7 thoughts on “Earth-Departure Orbital Mechanics”

  1. I’ve heard similar arguments as why the ISS is a bad point of departure for interplanetary missions because of its high inclination orbit. If this will work for fuel depots why not for the ISS as a way point? FWIW I haven’t read the 2nd part of this paper yet. If it’s a question of fuel economy is it possible to leave a departure stage behind that acts like an orbital “tug” to get you in LEO alignment from the depot and then leave it for someone else to collect?

    1. Low Earth orbits are not optimal for immediate departure to destinations beyond earth orbit, but they are excellent as staging and refueling points on the way to L1/L2, which in turn are excellent staging and refueling points on the way to further destinations. Note that the most efficient transfers from L1/L2 use a powered Earth flyby and sometimes a Moon flyby. So you would return to LEO *altitude* for the final departure burn, but not to LEO *velocities*.

      IIRC you get daily transfer opportunities from LEO to L1/L2.

      As Heinlein said LEO is halfway to the rest of the solar system. We can add that L1/L2 are halfway from LEO to the rest of the solar system.

      The key points are that you want to make plane changes as high up as possible in Earth’s gravity well, and initial orbit insertion & refueling and the final departure burn low in the gravity well.

      1. Martin,

        One of the challenges of doing the kind of departures you’re mentioning (leave from L1/L2, swing by the Earth, and do your injection burn at perigee) is that it’s hard to target departure asymptotes that are far out of the plane of the Moon’s orbit. Some planetary missions are close enough to the ecliptic that that trick can work, but NEOs typically aren’t. But you can get some of those benefits with what I’ve sometimes called a “roving depot”. Basically, you figure out the HEO orbit you want to be in for the final set of launches from the depot before the final departure. Then, starting a while before that time, you launch a “roving depot” (basically a fancy tanker) to that HEO. And each time the depot intersects with that HEO orbit plane, you send tankers to gradually fill that depot up. And maybe send parts of your interplanetary mission stack. Then on the final orbit, you do any plane change you need, and then head out on your way. After the mission departs, the roving depot heads back to LEO for its next mission (same with the tankers filling it up along the way).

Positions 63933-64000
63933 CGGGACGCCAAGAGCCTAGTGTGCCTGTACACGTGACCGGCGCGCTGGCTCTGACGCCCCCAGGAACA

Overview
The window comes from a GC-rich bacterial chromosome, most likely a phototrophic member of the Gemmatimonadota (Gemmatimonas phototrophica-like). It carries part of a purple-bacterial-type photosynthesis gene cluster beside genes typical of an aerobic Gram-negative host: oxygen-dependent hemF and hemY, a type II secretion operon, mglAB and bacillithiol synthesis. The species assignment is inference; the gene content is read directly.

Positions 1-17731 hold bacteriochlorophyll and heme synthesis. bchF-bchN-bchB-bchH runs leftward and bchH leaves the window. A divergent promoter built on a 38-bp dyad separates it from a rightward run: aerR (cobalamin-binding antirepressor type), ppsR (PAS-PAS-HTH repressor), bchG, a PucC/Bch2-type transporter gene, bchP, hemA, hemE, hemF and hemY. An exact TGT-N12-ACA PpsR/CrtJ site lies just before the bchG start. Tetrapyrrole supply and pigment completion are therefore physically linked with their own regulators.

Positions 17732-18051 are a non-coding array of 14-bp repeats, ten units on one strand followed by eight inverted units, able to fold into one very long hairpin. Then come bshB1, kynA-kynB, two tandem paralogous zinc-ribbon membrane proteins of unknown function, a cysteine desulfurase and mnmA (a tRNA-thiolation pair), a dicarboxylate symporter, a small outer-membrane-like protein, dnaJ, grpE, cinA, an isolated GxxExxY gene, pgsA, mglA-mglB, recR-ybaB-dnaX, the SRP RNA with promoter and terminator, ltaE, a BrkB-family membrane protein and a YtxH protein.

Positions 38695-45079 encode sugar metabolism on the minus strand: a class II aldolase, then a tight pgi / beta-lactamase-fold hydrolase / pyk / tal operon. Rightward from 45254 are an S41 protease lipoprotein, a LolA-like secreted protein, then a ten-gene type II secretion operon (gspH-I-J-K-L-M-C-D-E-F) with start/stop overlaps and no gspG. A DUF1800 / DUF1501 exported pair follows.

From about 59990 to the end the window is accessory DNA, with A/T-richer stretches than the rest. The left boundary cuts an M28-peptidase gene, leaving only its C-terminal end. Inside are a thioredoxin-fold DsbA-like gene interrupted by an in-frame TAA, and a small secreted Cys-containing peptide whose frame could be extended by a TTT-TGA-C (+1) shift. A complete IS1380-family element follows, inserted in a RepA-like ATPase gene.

That way you’re not limited to low declination targets, and get the benefit of being able to refuel just shy of escape velocity. The challenge is going to be making sure lunar/solar perturbation corrections don’t cost too much to deal with over that timeframe. But there may be some tricks to minimize that.


        1. Jon,

          Thanks for clarifying that complication. Couldn’t powered lunar flybys on the way from L1/L2 to the Earth flyby and/or from there to the departure asymptote help you target highly inclined departure asymptotes? I may be all wet on this. I need to study the sources that advocate L1/L2 as staging points more some and also further upgrade my orbital mechanics fu.

  2. David,

    Actually, the ISS works fine as an interplanetary departure destination. The high inclination does mean that you lose some performance in getting payloads there relative to a lower inclination site (at least when launching from a lower latitude launch site like Kennedy), but depending on the mission, the higher inclination more than makes up for it by providing the ability to reach a wider range of departure declinations. For the smallsat missions we focused on in the 2nd part of the review, ISS also has the benefit that you can probably scavenge cheap LOX/Kero from ISS delivery vehicles, which can help dilute down the high-cost of having a dedicated smallsat for the LEO launch part of the mission.


  3. Jon,

    In your co-authored & cited paper, Table 5 seems to accidentally omit Loop 1. I can’t believe that Delta-V plane change for a high inclination orbit is 0 for a lunar trip. It would appear that info should have been part of Loop 1. Also have you run any numbers for plane changes to the Lagrange Points? Would these in general follow similar results as for a lunar trajectory? Are these typically two loop trajectories? I’m specifically interested in L4/L5, because this could be a really neat way to get a cubesat to those points for very small expenditure, which would enable a survey of the space conditions in those volumes. I have always wandered if those areas are clean or contain orbital “detritus” swept up and trapped in those regions. If those “debris” items included large chunks of ice, that would be significant.

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